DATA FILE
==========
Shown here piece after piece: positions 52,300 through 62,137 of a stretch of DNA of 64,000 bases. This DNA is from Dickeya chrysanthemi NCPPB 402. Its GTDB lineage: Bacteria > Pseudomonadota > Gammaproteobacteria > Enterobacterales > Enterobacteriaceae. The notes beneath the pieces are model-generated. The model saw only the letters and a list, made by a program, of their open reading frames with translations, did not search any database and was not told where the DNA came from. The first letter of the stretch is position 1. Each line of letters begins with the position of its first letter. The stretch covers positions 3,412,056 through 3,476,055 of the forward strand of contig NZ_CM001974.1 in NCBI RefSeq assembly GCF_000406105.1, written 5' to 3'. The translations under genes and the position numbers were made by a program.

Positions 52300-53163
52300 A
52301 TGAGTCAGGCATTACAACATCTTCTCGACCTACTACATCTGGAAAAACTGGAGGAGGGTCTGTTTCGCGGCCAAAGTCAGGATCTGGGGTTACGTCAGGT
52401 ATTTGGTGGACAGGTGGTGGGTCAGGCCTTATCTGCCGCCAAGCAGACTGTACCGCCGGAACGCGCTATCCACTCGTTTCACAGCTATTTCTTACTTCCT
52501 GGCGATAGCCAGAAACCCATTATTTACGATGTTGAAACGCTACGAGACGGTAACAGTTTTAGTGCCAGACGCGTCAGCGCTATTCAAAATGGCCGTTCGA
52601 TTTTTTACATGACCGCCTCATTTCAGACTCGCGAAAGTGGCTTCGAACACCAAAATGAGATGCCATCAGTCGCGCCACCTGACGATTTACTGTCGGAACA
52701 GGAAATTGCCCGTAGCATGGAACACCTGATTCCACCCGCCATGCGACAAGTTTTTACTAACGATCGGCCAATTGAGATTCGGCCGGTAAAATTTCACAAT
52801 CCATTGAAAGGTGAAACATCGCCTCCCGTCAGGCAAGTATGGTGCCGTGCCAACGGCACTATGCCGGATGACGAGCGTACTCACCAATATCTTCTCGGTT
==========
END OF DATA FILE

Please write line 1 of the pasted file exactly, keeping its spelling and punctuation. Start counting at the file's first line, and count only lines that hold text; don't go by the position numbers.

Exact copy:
Shown here piece after piece: positions 52,300 through 62,137 of a stretch of DNA of 64,000 bases. This DNA is from Dickeya chrysanthemi NCPPB 402. Its GTDB lineage: Bacteria > Pseudomonadota > Gammaproteobacteria > Enterobacterales > Enterobacteriaceae. The notes beneath the pieces are model-generated. The model saw only the letters and a list, made by a program, of their open reading frames with translations, did not search any database and was not told where the DNA came from. The first letter of the stretch is position 1. Each line of letters begins with the position of its first letter. The stretch covers positions 3,412,056 through 3,476,055 of the forward strand of contig NZ_CM001974.1 in NCBI RefSeq assembly GCF_000406105.1, written 5' to 3'. The translations under genes and the position numbers were made by a program.